Who Knew Richard III – Part Four

 

Polydore Vergil

 

Vergil, a native of Urbino, was an Italian cleric. He was sent to England in 1501 by Pope Alexander VI as a sub-collector of Peter’s Pence. He was commissioned by Henry VII to write an “official” history of England in 1505.

The first edition of his work was completed in 1534, the second in 1546 incorporating the dates of 1509 in his history. The third edition was published in 1555,the year that Vergil died and the history of his work was extended to 1538. Four other editions were later published, Basel in 1555, Ghent 1556-57, Basel 1570 and Leyden in 1651.

Sir Henry Ellis translated Vergil’s work in 1844 for the Camden Society. The translation is taken from the MSS version of the old Royal Library in the British Museum. Ellis cites that it was written in the latter part of Henry VIII’s reign but this is inaccurate.

Hall’s and the Continuation of the Hardyng Chronicles were taken from the first edition published in 1534 whereas Ellis’ translation is taken from the second edition.

The second translation is accurate accept for small and un-important exceptions. Quotations are done for the sake of convenience and reference is made back to the first edition.

The errors of Vergil’s account of the reigns of Edward IV and Richard III are numerous.

·

Richard, Duke of Gloucester is not mentioned as fighting at the Battle of Barnet.

· Henry VI was put to death in the Tower of London and cites that Richard, Duke of Gloucester killed him with his sword so his brother, Edward IV, would be free from further hostility.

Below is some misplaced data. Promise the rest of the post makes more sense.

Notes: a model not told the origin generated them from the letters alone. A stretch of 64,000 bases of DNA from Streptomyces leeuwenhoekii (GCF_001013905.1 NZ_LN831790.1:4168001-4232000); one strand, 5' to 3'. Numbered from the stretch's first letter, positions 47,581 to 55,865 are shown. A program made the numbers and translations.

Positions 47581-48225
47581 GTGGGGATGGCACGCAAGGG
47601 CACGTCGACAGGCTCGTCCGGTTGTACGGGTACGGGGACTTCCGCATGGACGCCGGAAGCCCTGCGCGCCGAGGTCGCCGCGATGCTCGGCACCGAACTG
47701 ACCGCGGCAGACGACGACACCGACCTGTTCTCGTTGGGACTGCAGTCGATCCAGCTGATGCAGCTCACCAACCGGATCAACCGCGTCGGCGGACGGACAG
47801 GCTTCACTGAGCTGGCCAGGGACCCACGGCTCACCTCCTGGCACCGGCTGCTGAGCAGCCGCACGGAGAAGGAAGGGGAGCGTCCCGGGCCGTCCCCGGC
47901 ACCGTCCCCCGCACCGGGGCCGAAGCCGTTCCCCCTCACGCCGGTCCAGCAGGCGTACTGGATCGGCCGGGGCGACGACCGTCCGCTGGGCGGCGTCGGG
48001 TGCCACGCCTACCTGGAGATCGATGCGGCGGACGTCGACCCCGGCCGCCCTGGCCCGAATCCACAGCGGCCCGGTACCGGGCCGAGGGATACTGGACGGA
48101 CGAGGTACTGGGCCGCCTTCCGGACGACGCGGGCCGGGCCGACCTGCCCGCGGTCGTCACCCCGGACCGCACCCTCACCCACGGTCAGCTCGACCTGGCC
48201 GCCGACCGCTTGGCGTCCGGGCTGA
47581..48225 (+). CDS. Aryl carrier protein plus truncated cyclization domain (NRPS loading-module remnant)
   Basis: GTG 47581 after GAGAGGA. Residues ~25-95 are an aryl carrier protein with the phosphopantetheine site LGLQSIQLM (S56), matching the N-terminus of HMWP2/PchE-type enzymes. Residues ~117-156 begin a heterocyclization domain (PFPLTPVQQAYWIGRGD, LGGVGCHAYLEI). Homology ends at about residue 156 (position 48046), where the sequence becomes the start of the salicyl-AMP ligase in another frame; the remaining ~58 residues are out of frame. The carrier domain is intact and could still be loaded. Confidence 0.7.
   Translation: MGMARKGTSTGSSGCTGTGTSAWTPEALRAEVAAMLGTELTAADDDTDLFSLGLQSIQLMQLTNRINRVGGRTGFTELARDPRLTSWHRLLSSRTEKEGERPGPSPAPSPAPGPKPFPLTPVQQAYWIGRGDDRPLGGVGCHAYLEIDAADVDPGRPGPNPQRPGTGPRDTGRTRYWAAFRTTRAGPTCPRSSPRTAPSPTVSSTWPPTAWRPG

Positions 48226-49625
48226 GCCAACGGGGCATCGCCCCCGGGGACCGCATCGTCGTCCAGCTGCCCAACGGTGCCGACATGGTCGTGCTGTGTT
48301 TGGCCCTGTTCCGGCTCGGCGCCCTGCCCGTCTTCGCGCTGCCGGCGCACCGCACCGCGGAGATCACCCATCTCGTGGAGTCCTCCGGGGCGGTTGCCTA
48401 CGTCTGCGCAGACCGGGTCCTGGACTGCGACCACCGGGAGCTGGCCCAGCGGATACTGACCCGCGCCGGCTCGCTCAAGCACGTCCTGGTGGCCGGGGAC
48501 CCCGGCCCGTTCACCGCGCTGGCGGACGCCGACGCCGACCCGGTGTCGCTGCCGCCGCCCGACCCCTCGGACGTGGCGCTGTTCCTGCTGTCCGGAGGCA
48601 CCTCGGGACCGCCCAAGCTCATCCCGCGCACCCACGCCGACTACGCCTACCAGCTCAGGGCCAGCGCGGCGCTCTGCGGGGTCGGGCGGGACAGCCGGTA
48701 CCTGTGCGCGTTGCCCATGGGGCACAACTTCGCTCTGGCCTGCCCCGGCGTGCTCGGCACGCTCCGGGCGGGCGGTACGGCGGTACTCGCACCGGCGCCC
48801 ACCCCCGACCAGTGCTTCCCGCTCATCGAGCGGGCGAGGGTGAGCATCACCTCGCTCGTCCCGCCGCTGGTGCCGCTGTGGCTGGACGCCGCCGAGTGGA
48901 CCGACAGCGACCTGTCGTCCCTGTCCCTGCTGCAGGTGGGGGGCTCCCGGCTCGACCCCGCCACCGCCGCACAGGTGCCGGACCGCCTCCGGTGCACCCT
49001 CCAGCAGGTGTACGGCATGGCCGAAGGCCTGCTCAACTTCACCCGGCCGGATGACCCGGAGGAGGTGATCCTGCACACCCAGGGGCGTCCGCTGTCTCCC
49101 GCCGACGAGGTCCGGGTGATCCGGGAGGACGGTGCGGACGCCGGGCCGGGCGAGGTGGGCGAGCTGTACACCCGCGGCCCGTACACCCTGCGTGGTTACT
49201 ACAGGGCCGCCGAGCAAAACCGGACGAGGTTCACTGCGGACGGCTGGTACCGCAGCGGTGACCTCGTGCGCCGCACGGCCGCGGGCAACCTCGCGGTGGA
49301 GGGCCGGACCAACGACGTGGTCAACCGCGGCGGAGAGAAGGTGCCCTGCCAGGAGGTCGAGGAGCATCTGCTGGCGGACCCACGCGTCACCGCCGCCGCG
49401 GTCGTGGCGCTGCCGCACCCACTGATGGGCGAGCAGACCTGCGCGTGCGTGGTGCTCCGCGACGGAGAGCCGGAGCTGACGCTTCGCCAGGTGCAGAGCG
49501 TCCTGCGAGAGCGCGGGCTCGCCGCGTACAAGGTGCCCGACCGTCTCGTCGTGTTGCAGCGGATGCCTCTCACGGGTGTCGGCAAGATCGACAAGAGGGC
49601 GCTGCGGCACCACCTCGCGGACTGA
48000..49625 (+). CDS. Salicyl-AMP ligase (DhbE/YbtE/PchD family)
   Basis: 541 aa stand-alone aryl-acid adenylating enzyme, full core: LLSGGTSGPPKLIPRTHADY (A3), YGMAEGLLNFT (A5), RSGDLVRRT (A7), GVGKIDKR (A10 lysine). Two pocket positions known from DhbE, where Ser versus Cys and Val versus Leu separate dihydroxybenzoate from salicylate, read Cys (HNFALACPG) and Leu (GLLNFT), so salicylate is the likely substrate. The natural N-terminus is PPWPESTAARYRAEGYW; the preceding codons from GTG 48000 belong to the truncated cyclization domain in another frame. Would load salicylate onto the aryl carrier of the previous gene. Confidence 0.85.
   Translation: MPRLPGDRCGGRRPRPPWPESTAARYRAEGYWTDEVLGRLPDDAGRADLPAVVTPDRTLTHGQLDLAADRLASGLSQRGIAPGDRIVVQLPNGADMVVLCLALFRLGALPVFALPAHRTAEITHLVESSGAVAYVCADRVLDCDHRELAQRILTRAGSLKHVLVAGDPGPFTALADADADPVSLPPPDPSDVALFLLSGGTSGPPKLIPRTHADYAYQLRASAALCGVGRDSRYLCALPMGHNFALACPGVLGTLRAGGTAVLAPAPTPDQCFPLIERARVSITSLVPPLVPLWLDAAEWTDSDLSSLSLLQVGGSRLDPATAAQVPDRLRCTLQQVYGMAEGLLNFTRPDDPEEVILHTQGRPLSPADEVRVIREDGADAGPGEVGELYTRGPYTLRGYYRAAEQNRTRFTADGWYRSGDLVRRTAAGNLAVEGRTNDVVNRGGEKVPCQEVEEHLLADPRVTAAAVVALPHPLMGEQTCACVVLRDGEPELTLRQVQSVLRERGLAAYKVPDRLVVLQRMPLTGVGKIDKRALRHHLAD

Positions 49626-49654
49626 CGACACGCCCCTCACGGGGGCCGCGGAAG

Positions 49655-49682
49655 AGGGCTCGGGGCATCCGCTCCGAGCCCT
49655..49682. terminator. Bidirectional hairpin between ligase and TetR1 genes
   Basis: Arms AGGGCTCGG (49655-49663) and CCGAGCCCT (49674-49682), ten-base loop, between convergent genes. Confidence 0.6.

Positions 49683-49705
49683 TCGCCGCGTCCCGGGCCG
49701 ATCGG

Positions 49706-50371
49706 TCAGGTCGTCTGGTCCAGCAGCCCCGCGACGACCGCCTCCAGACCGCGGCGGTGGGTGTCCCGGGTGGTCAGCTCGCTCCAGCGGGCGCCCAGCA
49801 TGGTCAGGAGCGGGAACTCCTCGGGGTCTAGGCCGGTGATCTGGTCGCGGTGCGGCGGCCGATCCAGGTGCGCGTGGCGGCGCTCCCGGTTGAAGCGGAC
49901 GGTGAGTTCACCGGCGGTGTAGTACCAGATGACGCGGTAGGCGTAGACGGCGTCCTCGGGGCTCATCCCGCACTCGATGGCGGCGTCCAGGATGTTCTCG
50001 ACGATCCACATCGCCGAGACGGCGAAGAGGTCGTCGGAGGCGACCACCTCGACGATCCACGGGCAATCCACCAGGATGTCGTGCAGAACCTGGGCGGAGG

· Richard, Duke of Gloucester is not accused of killing his brother, George, Duke of Clarence but states that Edward IV did out of fear of the prophecy that after his reign someone with the letter “G” would rule England.

· Richard is given no credit for his outstanding leadership of the Scottish-Border campaign.

·

Edward IV died at the age of fifty rather than at the age of forty.

·

Upon hearing of the news of Edward IV’s death, Richard III began his campaign to seize the throne from his nephew, Edward V. When Richard meets Buckingham at Northampton, Vergil states it was at this time that Richard revealed his plan to take the throne. Anthony Woodville and Thomas Vaughan are mentioned as being arrested. Hastings, who originally sided with Richard, now called a council meeting in St. Paul’s Church that included friends of Edward V. Some members of the council urged that Edward V should be rescued from Richard while others urged that they wait until Richard arrived in London to explain his actions. Richard supposedly declares that he realizes any harm to his nephews would mean that it could rebound to the country and him.

The princes were conveyed to the Tower to await the coronation of Edward V. The council meeting of June does not mention that Richard appeared in a pleasant mood, left and then returned in an agitated mood. Vergil cites that Richard entered the council and stated that he was in great danger, that he has not been able to sleep, eat or drink. He continues by showing his arm is withered and that Elizabeth Woodville, used witchcraft on him. Hastings, who had supported him, responded that the queen should be punished. Richard repeats the story and Hastings’ response is the same. Richard then accuses Hastings of seeking Richard’s destruction. Richard’s men enter and Hastings was taken out and beheaded.